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Comment: Re:Bad Scaling Problem Though (Score 1) 29

by grilled-cheese (#47108873) Attached to: Test-Driving NVIDIA's GRID GPU Cloud Computing Platform

What version of Vmware View? Doesn't the vSGA scaling depend on which 'profile' you use?

See here:

That link is referencing a citrix only idea, but their general distinctions between user types is apt. As of View 5.3, there is no longer a lockin to NVIDIA products yet nobody has made any yet to my knowledge. Intel & AMD are on the list to produce something sometime.

Comment: Bad Scaling Problem Though (Score 4, Insightful) 29

by grilled-cheese (#47102359) Attached to: Test-Driving NVIDIA's GRID GPU Cloud Computing Platform
We very recently went through adding Grid cards to our VMware View infrastructure. The Grid K1 & K2 cards are a tradeoff on either more kepler processors or more cuda cores in addition to the quantity of RAM. VMware View can utilize a Grid card in either vSGA or vDGA modes (shared or direct passthrough of a kepler processor). From what I can discern, Dell only officially supports the Grid cards in their R720 server. That particular chassis can only accept 2 Grid cards max. So you can get your choice of 2, 4, 6, or 8 kepler processors. If you're using vDGA mode, you're creating a direct VDI desktop allocation of that core with DirectPath I/O. While this means that one desktop is going to have great performance, it means it isn't available for anyone else and you lose vMotion capability. If you run in vSGA mode, the performance per machine isn't as good as vDGA but more desktops can utilize the hardware. There arn't any good whitepapers I've found yet describing how far you can stretch a Grid K1, but the rule of thumb I got from another company who has ran them through their benchmark lab got around 25 desktops per K1 max. Therefore, assuming you've got a pair of them that means you can run ~50 desktops with a reduced performance when compared to vDGA. The technology still appears to be young to me, but we decided to take a chance and see how far we could take it.

Comment: It worked before (Score 1) 475

by grilled-cheese (#47008061) Attached to: Comcast Predicts Usage Cap Within 5 Years
Yeah, because that worked out so well for consumers in the mobile phone space...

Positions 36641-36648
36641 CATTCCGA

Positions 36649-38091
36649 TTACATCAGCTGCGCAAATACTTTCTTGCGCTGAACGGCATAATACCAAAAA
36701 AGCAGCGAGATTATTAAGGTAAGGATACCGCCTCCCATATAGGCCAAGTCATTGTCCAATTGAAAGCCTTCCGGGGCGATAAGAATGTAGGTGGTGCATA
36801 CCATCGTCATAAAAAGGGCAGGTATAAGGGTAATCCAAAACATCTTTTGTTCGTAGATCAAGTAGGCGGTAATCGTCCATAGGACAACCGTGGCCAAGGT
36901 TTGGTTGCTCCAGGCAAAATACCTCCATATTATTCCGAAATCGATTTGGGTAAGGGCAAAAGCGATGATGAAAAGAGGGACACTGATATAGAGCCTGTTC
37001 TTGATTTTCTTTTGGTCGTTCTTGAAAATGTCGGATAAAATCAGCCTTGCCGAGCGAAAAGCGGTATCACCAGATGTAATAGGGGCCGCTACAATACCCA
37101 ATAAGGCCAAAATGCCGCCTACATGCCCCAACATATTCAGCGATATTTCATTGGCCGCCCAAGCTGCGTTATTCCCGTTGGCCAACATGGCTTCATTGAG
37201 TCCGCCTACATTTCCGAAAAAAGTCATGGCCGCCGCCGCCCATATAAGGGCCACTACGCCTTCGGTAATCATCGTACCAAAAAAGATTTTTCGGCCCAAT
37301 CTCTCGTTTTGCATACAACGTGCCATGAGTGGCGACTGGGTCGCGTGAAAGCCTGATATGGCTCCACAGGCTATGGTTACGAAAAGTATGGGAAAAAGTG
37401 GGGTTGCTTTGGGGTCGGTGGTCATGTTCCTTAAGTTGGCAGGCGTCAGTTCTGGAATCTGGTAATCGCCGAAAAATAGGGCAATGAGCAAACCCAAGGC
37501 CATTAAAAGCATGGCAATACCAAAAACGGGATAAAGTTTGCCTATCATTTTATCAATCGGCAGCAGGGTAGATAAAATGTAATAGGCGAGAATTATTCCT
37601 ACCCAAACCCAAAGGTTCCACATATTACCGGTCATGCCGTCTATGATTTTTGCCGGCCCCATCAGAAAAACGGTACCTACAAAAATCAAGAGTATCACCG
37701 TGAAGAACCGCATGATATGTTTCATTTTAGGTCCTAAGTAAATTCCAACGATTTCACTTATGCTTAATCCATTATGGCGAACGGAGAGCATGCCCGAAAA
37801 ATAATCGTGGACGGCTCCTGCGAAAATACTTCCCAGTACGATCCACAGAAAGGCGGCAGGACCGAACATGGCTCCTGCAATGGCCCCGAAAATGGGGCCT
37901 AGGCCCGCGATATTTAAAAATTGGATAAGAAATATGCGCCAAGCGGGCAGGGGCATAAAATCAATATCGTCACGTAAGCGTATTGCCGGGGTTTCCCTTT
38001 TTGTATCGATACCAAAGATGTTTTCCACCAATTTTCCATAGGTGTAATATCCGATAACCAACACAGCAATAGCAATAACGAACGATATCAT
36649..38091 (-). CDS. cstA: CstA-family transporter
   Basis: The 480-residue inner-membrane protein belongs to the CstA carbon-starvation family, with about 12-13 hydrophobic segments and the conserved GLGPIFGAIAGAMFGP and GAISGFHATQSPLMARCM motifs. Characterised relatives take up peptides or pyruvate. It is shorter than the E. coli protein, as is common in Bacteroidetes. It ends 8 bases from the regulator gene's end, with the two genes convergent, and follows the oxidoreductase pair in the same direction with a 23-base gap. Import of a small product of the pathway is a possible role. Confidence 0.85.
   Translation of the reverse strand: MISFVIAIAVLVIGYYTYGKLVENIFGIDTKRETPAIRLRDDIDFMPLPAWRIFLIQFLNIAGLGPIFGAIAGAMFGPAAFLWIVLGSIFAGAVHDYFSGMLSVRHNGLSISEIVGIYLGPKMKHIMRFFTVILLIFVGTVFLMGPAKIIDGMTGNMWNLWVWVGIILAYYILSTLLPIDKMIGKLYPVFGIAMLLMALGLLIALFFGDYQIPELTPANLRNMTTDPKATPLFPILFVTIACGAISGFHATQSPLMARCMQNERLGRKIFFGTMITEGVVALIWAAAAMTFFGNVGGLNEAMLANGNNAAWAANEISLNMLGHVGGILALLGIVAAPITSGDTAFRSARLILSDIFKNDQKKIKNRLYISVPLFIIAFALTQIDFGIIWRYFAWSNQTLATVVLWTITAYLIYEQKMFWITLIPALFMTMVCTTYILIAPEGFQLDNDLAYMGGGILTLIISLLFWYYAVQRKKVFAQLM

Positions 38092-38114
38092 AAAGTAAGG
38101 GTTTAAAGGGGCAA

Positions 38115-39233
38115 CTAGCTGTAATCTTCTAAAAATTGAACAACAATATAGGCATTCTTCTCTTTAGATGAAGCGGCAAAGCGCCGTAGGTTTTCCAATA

Also, this isn't new. Suddenlink has been doing this for over a year for everyone in our region. A friend of mine constantly streams netflix because he has young kids and a stay at home wife. He uses 100% of his cap almost every month at the highest rate plans available. Without switching to a business contract for 10x the cost, he can't get a bigger cap.

+ - Questions to ask before buying a wireless router->

Submitted by Anonymous Coward
An anonymous reader writes "Before you start to conquer the best router, take the time to assess your needs. Otherwise, you could buy a much too powerful and expensive router for your needs. Or instead, you could be forced to buy a new one next year because you quickly saturated the capacity of the router. But how to dissect your needs?"
Link to Original Source

+ - Opportunity Breaks NASA's 40-Year Roving Record->

Submitted by astroengine
astroengine (1577233) writes "After nine years of hard Mars roving, Mars Exploration Rover (MER) Opportunity has broken a 40-year-old extraterrestrial distance record. On Thursday, the tenacious six-wheeled robot drove 80 meters (263 feet), nudging the total distance traveled since landing on the red planet in 2004 to 35.760 kilometers (22.220 miles). NASA’s previous distance record was held by Apollo 17 astronauts Eugene Cernan and Harrison Schmitt when, in December 1972, they drove their Lunar Roving Vehicle 35.744 kilometers (22.210 miles) over the lunar surface. Although it's broken the NASA distance record, it hasn't surpassed the international record, yet. The Soviet Lunokhod 2 remote-controlled moon rover roved 37 kilometers (23 miles) across the lunar surface and, so far, remains the undisputed champion of distance driving on an extraterrestrial surface."
Link to Original Source

User hostile.